Monday 23 May 2011

“I’d like to grow up and be beautiful. I know it doesn’t matter, but it doesn’t hurt.” ~Kirsten Dunst

So I've been a fan of Kirsten Dunst for a very long time. Many of my friends don't like her for that wretched Mary Jane Watson role, but they barely look past it. I think the first film of hers that I saw was the fantasy-film Jumanji. She was so sweet in it, a typical older sister, who had because of the game been released into this world of surprising horrors and insane jungle-stuff. Prior to Jumanji, she had been in a few other films, most notably Interview with the Vampire and Little Women. Both adaptations of famous books; in the first she played Claudia- a young vampire who lives with fellow-vampires Lestat and Louis, played by Tom Cruise and Brad Pitt respectively. It was a very interesting role, certainly a predecessor to the young vampires we see everywhere now. I remember feeling very bad for her, never being able to grow up along with growing old, along with that strange relationship she had with both men. I though she was particularly powerful because she did demand my attentions in her scenes more than her much more accomplished co-stars. She played the younger Amy in Little Women, who is my least favourite March sister, but she was absolutely adorable in the role. From her nose-worries, to being a total brat, to having that very special relationship with Laurie (a very young Christian Bale).

I think Kiki was the quintessential teen-star, something that many of her successors have tried to be, but unfortunately failed. I think it's her blonde locks, and joyful face and sweet voice. This worked behind many of her late 90s-early 2000 films like Strike, Bring it On, Drop Dead Gorgous and The Virgin Suicides. The first two are much lighter roles like the cheerleader Torrance in Bring it On. She's funny and preppy and just plain contagious. I mean how can one not know all the cheers by rote, right? The latter two are much darker roles. I think as Amber Atkins in Drop Dead Gorgeous, she perfected the bright-eyed, beautiful, smart teenager-look that a teen-film like this needs as its protagonist. In all the craziness of the film, her character remains the only sane one. Now Virgin Suicides, which was done much before these, is one of her darkest roles to date. She played one of the younger Lisbon sisters, whose lives are doomed as shown by the title of the film itself. She's the main one, without doubt, just the kind of beauty that all the boys in the film are after... with darker undertones.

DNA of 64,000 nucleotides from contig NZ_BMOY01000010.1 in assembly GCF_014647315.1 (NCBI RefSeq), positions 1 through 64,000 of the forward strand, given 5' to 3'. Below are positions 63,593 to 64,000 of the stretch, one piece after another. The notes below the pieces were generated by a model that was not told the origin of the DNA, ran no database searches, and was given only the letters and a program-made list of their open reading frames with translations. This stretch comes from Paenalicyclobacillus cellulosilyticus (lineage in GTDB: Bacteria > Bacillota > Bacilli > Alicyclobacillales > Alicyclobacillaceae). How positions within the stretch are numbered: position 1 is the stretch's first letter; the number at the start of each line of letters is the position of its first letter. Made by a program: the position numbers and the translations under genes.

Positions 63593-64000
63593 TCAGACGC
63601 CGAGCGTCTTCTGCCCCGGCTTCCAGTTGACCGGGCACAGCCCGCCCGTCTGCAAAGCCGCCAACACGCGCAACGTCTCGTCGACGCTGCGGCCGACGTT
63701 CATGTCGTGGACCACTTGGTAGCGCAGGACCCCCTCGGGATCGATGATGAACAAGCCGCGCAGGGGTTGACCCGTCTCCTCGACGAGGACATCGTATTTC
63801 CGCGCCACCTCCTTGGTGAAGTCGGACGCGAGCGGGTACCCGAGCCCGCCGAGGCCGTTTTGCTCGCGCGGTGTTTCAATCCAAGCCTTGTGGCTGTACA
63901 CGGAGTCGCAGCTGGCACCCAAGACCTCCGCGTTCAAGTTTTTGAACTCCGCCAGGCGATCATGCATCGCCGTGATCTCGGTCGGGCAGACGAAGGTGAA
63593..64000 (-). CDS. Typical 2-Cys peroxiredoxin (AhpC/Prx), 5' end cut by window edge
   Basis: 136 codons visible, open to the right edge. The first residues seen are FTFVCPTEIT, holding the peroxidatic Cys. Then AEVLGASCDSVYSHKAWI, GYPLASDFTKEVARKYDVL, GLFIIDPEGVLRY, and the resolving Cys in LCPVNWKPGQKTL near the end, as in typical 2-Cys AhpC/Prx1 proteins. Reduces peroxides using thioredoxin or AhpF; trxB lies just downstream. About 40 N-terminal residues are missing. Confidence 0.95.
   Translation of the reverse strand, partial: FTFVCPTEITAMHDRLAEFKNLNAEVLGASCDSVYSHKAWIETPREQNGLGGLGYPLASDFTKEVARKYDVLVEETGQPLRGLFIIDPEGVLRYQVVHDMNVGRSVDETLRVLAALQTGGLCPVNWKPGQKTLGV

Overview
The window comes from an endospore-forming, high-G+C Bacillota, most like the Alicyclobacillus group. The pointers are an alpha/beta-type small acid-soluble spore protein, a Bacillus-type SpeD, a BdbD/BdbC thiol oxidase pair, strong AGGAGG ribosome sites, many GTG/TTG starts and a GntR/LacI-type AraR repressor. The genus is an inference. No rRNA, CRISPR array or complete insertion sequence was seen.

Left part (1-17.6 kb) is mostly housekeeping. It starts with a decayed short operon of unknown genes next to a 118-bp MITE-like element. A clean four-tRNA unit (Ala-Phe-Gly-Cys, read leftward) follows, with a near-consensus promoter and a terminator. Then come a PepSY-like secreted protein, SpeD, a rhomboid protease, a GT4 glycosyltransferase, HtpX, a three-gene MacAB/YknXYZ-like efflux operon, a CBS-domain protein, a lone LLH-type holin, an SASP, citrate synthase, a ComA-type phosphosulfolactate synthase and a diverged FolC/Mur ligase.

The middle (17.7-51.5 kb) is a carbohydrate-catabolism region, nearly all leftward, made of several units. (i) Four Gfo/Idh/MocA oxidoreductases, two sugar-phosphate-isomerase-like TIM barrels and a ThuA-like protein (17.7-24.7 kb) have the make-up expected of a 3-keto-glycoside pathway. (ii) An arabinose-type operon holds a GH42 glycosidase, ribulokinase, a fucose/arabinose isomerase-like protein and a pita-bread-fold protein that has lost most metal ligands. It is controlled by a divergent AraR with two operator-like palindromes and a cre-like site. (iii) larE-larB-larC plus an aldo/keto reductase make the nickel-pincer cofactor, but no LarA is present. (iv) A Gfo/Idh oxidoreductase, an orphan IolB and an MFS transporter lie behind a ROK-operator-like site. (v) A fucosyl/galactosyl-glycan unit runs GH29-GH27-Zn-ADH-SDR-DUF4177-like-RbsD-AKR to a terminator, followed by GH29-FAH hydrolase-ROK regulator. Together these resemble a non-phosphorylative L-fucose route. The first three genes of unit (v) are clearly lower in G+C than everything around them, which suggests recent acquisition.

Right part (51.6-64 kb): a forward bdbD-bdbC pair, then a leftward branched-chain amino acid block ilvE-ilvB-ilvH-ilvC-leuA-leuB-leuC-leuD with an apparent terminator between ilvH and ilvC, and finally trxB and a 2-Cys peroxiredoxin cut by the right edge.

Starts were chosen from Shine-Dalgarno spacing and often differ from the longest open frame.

After all of these, she did her most famous role to date- Mary Jane Watson, the love-interest of Peter Parker and his alter ego Spiderman. She was not that annoying in the first one, but as the films kept coming, the more and more I found myself hating this character. Infact, it's number 2 on my most annoying film-characters list, preceded by Bella Swan and followed by Frodo Baggins. While it did what she wanted it to do for her career, that is make her well-known all over the world, it did become one of the most stereotypical damsel-in-distress roles ever.

In between, she tried to let go of her teenage image by choosing more adult, or rather young adult roles. She was there in Michel Gondry-Charlie Kaufman modern classic- Eternal Sunshine of the Spotless Mind. Her character Mary was this naive girl who is infatuated with her much older employer. he starred in the ensemble female-drama Mona Lisa Smile, a film set in the early 50s, which questioned the role of women in society then. She played a very traditionalist, headstrong character Betty, who is found often sparring with her free-minded teacher, played by Julia Roberts. While it's one of her least-likeable roles, she does adopt the look of a Stepford-ish housewife really well. She was also there in romantic films like Elizabethtown and Wimbledon, the latter being a particular favourite of mine. I liked her relationships with her heroes in these films- Orlando Bloom in the first and one very fit Paul Bettany in the second. 

After these came Marie Antoinette, which is the last film that I've seen of her, save Spiderman 3. I've written time and again about how much I love this film, and how much I love her in it. She got back together with her Virgin Suicides-director, Sofia Coppola and made one of the most unique period films ever. She's just transplendent in it. She looks uncommonly beautiful- a sort of decadence with the freshness of youth, and ofcourse those marvelous clothes and jewelery and hair. She plays the ill-fated monarch from her blooming early teens till her death in her twenties, which is a major part of any girl's life. In that time she has to get her prince to impregnate her, get love from her country, get respect from her mother, and have lots and lots of fun (and candy =P). Of course things do not go that way, and Kiki in the end is just so impactful, that atleast I felt like saving her.

Now the reason why I am writing this whole ode to Kirsten Dunst is because she has won the Best Actress award in Cannes for her upcoming film Melancholia! I am so happy that she is going to finally get the critical appreciation that she has worked so long to get. I thought that this looked bleak after the ban put on it's director Lars Von Trier, for his "Pro-Nazi" comments, but she did it. I will definitely be watching this film, which looks very intriguing from the trailer, and for her ofcourse. She also will be playing Camille in Walter Salles's adaptation of Beat-epic On The Road. I just can't wait!


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